Structural basis for clonal diversity of the human T cell response to a dominant influenza virus epitope.

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TitleStructural basis for clonal diversity of the human T cell response to a dominant influenza virus epitope.
Publication TypeJournal Article
Year of Publication2017
AuthorsYang, X, Chen, G, Weng, N-P, Mariuzza, RA
JournalJ Biol Chem
Date Published2017 Sep 20
ISSN1083-351X
Abstract

Influenza A virus (IAV) causes an acute infection in humans that is normally eliminated by CD8+ cytotoxic T lymphocytes. Individuals expressing the major histocompatibility complex (MHC) class I molecule HLA-A2 produce cytotoxic T lymphocytes bearing T cell receptors (TCRs) that recognize the immunodominant IAV epitope GILGFVFTL (GIL). Most GIL-specific TCRs utilize α/β pairs encoded by the TRAV27/TRBV19 gene combination to recognize this relatively featureless peptide epitope (canonical TCRs). However, ~40% of GIL-specific TCRs express a wide variety of other TRAV/TRBV combinations (non-canonical TCRs). To investigate the structural underpinnings of this remarkable diversity, we determined the crystal structure of a non-canonical GIL-specific TCR (F50) expressing the TRAV13-1/TRBV27 gene combination bound to GIL-HLA-A2 to 1.7 Å resolution. Comparison of the F50-GIL-HLA-A2 complex with the previously publishedcomplex formed by a canonical TCR (JM22) revealed that F50 and JM22 engage GIL-HLA-A2 in markedly different orientations. These orientations are distinguished by crossing angles of TCR to peptide-MHC of 29o for F50 versus 69o for JM22, and by a focus by F50 on the C-terminus rather than the center of the MHC α1 helix for JM22. In addition, F50, unlike JM22, uses a tryptophan instead of an arginine to fill a critical notch between GIL and the HLA-A2 α 2 helix. The F50-GIL-HLA-A2 complex shows that there are multiple structurally distinct solutions to recognizing an identical peptide-MHC ligand with sufficient affinity to elicit a broad anti-IAV response that protects against viral escape and T cell clonal loss.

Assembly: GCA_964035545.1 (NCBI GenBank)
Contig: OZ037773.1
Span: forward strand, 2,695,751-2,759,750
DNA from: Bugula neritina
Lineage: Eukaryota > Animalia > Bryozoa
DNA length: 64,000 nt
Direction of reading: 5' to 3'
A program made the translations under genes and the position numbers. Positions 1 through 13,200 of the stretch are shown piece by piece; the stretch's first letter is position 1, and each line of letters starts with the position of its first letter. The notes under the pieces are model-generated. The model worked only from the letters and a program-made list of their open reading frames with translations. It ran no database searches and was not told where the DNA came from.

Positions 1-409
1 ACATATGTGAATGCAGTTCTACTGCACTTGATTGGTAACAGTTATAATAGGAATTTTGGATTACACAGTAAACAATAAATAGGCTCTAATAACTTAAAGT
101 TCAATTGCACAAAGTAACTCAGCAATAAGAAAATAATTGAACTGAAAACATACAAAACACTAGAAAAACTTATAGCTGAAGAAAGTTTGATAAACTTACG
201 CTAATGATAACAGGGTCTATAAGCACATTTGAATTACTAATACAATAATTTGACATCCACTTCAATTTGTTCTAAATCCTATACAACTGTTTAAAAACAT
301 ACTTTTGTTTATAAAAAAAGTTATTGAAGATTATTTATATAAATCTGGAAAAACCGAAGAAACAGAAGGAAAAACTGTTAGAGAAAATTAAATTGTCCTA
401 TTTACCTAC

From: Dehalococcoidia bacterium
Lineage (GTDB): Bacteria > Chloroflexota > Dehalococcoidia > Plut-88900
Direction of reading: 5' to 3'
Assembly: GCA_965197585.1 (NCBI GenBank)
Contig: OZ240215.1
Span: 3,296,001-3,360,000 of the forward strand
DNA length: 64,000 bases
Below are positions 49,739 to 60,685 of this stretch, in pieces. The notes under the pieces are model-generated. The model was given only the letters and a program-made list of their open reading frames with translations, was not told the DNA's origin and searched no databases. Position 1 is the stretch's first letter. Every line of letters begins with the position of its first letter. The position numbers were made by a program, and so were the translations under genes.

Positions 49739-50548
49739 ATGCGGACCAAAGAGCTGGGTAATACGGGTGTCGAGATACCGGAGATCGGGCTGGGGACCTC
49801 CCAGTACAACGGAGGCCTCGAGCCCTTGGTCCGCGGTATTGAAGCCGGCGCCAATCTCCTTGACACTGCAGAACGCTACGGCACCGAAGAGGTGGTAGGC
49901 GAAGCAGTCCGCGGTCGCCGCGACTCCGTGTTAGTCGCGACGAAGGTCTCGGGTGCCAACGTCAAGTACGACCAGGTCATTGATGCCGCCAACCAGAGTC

DOI10.1074/jbc.M117.810382
Alternate JournalJ. Biol. Chem.
PubMed ID28931605